At the “selective” law schools there is a powerful “funnel” established by the law schools and maintained by large law firms (BigLaw) that has led for decades to as high as 95% of graduates taking BigLaw positions.

My experience, discussions with those in the legal community and material I have read leads me to believe that without the combined defects and pressures of legal education, a minority of these grads would want to work for such firms, preferring instead a variety of other options, including representing individuals, consumers, small businesses in small firms or even starting their own solo practice.

Not surprisingly, there have been frequent stories over the last 20 years about the high level of dissatisfaction among lawyers. This misplacement is partially to blame.

Another aspect of this is that for decades the public has had an urgent need for legal services. ABA studies indicate that only 20% of the legal needs of 45,000,000 low income people are met. The funneling of these law students to BigLaw continues to divert them from serving the public, the stated mission of many law schools such as Stanford Law School:

“Despite these advances, Stanford Law School’s basic mission has not changed since Nathan Abbott’s day: dedication to the highest standards of excellence in legal scholarship and to the training of lawyers equipped diligently, imaginatively, and honorably to serve their clients and the public; to lead our profession; and to help solve the problems of our nation and our world.”

What is needed is primarily an overhaul of legal education: a reduction in cost by eliminating the wasted third year, teaching students the fundamental skills and values needed so they are prepared to practice law, making them aware of the options they have in SmallLaw/Solo, giving them genuine career advice and eliminating the funnel of on-campus interviewing.



This career choice is not a ‘detour’
May 2, 2009

WE ARE writing to express dismay at the implication of your headline “For law graduates, a public-service detour on road to success” (Metro, April 27) and the tone of the corresponding article.

Your headline assumes that the only definition of success is working at a large law firm and that public service work is merely a detour. This could not be further from the truth.

We have worked with, and are continuing to work with, many Harvard Law School students and alumni dedicated to careers in public service. These students and graduates define success as satisfying work through which they can make a contribution to society.

Among our relatively recent graduates who opted for public service rather than the private sector are Julie Su, who won a MacArthur “genius” grant for her work freeing enslaved Thai garment workers; the cofounders of City Year, Alan Khazei and Michael Brown; and one young man who chose to serve the urban poor in Chicago upon graduating in 1991 – Barack Obama.

Fortunately, many of the delayed-start associates with whom we’ve been working understand that they have been presented with a wonderful opportunity to use their law degrees to help society – and, in some cases, been given more responsibility than they would likely have had as first-year associates at large firms.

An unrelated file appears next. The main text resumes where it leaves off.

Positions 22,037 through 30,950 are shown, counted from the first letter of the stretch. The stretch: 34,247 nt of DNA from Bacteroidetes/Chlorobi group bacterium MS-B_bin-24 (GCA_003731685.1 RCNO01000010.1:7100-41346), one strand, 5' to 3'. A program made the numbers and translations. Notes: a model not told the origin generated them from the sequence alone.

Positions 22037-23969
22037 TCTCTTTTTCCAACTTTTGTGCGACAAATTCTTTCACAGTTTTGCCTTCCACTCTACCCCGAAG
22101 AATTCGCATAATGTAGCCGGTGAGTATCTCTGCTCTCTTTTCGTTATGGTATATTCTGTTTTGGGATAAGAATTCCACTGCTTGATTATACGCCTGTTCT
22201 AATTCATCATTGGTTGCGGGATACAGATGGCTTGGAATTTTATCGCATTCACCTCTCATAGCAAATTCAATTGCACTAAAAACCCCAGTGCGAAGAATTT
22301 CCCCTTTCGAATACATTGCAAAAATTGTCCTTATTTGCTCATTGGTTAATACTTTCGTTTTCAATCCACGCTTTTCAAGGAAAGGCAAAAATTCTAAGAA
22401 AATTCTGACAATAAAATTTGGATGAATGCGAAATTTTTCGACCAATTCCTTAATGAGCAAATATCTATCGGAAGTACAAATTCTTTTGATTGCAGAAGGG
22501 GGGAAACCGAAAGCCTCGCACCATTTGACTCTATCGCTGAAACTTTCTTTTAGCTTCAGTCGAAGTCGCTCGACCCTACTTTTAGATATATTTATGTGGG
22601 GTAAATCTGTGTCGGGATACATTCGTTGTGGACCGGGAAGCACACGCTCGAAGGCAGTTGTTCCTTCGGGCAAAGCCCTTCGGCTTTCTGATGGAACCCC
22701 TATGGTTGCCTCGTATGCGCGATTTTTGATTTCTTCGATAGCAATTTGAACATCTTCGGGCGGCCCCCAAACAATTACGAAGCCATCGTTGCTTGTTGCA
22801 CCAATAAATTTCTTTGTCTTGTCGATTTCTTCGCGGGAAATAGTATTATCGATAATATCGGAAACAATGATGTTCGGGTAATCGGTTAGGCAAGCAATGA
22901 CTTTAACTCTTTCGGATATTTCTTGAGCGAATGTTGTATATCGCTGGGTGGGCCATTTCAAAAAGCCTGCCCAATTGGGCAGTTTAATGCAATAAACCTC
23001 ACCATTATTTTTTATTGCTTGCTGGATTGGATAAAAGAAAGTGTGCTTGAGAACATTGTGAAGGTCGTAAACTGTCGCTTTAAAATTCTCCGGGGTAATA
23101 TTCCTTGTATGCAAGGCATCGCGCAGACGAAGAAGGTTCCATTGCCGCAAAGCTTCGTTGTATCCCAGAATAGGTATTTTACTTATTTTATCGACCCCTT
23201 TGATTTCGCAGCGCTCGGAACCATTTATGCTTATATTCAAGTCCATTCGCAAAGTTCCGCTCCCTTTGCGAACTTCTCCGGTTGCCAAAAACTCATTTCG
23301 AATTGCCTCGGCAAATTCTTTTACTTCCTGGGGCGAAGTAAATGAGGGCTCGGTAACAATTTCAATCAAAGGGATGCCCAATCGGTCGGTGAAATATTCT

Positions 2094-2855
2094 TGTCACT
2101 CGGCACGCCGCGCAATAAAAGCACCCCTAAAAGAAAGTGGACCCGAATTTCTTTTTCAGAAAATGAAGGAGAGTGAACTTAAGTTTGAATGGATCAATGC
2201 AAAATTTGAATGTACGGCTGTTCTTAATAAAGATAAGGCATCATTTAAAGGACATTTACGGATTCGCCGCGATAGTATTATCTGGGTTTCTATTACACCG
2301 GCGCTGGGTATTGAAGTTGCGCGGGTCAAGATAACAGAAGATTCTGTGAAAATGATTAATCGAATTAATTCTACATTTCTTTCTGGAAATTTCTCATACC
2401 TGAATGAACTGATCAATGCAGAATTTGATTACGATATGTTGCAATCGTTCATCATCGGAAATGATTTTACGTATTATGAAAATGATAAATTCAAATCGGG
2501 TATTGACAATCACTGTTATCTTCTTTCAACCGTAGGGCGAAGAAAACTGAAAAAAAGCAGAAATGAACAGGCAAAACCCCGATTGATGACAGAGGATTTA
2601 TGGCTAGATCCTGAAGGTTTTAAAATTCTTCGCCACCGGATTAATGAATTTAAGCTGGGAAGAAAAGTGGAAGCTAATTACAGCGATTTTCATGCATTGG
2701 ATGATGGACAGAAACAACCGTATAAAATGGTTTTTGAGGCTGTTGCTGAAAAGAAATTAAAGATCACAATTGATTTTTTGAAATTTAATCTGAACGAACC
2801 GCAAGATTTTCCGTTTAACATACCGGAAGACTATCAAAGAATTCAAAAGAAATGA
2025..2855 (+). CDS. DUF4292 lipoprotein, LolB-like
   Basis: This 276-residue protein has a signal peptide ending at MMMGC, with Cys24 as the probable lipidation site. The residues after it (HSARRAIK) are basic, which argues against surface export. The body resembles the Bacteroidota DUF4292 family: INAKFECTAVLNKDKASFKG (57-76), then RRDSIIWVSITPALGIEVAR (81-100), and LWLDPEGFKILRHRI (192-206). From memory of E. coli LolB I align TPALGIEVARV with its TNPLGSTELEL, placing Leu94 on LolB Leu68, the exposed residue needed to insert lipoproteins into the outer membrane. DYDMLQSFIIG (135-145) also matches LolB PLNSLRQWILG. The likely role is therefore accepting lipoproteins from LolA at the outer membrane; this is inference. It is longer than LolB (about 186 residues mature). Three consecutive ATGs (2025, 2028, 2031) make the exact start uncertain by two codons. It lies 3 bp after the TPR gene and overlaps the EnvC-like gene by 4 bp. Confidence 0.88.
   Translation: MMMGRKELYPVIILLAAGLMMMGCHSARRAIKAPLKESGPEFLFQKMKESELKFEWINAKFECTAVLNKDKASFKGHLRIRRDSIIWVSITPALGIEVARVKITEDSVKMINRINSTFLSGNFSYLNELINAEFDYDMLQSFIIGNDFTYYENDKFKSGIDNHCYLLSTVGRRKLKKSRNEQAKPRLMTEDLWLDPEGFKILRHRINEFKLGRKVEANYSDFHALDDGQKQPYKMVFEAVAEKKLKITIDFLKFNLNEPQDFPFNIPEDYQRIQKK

You do a disservice to idealistic law students and lawyers everywhere by reinforcing the image of public service as somehow second class.

Alexa Shabecoff
Assistant dean for public service
Ellen Cosgrove
Dean of students
Harvard Law School



How do they say it, “Give me a break”.

This letter to the editor from two staff persons at Harvard Law School is misleading.

Does anyone really think that Success at Harvard law School is defined as anything other than taking a job at BigLaw?

Open up the books and look at the jobs taken by HLS graduates over the last 25 years and you are likely to see that at graduation (or after a prestigious clerkship) approximately 95% will have taken jobs at BigLaw.

Think about one of the graduates mentioned, President Barack Obama. Of the many impressive comments made about him, one was that this Harvard law School graduate, the President of the Harvard Law Review did NOT, upon graduation, go to BigLaw but took a position with a small firm that represented individuals in civil rights and other personal matters. If Harvard Law School does not consider serving the public upon graduation as a detour, why was his career path considered so unique?

One of the reasons that Harvard Law School ranks so high in the annual flawed USNews ranking of law schools is its second highest ranking in the criterion for graduate employment. A significant factor of this criterion is the number of those employed at graduation. Since it is almost entirely only BigLaw which can know its needs far in advance, the prize goes to the law schools that send their students the quickest (for the most money?) to the biggest law firms.

(By the way, I recall an analysis I did of the first positions of HLS graduates from the classes of 1984-88. Of the 2500 after 3 years of legal education only FOUR (4) felt prepared to go out on their own and NOT become someone’s employee. One of them was Alan Khazei, another graduate featured prominently in the letter.)

Success at Harvard Law School must therefore be defined by the law school (though not by the students) and, I assume, by other selective law schools as going to BigLaw. With that in mind, students at HLS taking positions with public service have good reason to think they are taking a detour.